By Rich Coutinho
» More Columns
I learned a long time ago in baseball to never underestimate the value of being “a team of destiny.” But the problem in handicapping the 2012 NLCS is which of these 2 “destiny teams” will be going to the World Series? After all, you could make the case for either squad with one having erased a 6-0 deficit in a deciding game and the other winning 3 straight road games in a best of five after dropping the first 2 games at home.
Let’s take the case of the Giants first. This is a team that is loaded with starting pitching but has gotten by with a sub-par season from Tim Linencum and at times an inconsistent bullpen. Add in the fact that they lost one of their best players, Melky Cabrera, in the stretch run because of a suspension and you can see why many experts thought a Dodger team that added heavy lumber in their lineup would pass them. But they didn’t and in fact the Giants won the division going away which really illustrates their toughness.
Buster Posey stepped up and played like an MVP down the stretch while their bullpen really came together with Bruce Bochy piecing together win after win. Still, many people including myself thought the Reds would be too tough for them and after losing 2 games in San Francisco it appeared we were right. But as they have done all year-long, the Giants responded with 3 straight road playoff wins leaving us all scratching our heads in amazement.
The Cardinals journey was a bit different as the reigning World Champions were forced to defend their title without their signature player as Albert Pujols took the bag of money that was waiting for him in Anaheim. Carlos Beltran was added in and in a very quiet way, the Cardinals got a productive bat at the fraction it would have costed for Pujols. It is a move that is brilliant in its simplicity and one many teams like the Phils for instance, ignored and would live to regret it in 2012.
St. Louis would also have its share of injuries but always seemed to have an answer when a star was missing whether it be Lance Berkman, Rafael Furcal, or even Cris Carpenter. Matt Holliday and Yadier Molina really stepped up their offensive game and pound for pound this lineup remains the best in the National League.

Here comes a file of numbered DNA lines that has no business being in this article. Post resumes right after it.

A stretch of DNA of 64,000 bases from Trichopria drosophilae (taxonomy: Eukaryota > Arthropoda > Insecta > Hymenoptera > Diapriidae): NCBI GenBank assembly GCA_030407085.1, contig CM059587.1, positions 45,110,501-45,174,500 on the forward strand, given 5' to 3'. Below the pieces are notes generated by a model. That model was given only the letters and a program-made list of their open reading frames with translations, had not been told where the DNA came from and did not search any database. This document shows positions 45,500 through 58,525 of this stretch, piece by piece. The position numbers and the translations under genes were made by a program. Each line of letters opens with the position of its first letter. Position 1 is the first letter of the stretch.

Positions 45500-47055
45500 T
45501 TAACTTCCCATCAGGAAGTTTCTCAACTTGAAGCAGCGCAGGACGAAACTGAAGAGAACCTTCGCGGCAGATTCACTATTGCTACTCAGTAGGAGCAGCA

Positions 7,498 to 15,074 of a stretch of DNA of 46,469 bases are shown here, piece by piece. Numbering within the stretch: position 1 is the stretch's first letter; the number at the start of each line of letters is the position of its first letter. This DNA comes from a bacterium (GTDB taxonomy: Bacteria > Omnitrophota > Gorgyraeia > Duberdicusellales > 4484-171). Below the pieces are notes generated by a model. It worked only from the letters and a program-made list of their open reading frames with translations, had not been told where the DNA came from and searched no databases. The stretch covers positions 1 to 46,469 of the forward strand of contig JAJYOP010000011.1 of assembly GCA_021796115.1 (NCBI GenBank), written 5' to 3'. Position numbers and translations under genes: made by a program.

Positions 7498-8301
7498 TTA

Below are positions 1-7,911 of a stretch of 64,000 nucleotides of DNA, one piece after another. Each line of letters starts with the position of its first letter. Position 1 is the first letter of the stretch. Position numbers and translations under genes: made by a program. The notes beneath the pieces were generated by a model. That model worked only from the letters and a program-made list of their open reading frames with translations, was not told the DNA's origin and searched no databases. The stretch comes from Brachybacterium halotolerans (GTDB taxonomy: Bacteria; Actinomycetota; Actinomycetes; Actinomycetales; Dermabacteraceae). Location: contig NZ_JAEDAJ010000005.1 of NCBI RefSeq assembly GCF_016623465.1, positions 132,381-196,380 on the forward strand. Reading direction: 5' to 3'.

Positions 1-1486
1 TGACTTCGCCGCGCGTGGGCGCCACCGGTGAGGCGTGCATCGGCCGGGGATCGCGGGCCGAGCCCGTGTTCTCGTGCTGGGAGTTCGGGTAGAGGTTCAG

But like the Giants the Cardinals would have to fight to get to the NLCS. They outlasted a tough Brave team in the one-game Wild Card play-in game and then faced a Washington National team that was short on experience but had the swagger of a veteran ballclub. After splitting the first 2 at home, they found themselves in a decisive game #5 after a Jayson Werth walk-off homer.
And they coughed off 6 runs to a Nationals team that could smell a series victory with the chances of a Cardinal comeback impossible. Or was it? Like they did last year, this team fought back and refused to die even when they were down to the season’s final strike.
And now these 2 “survivors” face off in the NLCS. I really admire both these teams but I just think there is something about this Cardinal team that is special. They have a great mix of youth and experience sprinkled in with a dose of “good fortune”. Their bullpen is better than the Giants and their offense is more unrelenting.
Plus there is this little voice inside my head that keeps saying–Carlos Beltran deserves this. Here is a player who has taken far too much garbage from Met fans with “that called strike”. Simply put, he is the most underrated post-season player in the history of the sport and deserves this ring more than anyone I know.
Redbirds in 7.
What are your predictions for the NLCS? Let us know in the comment section below.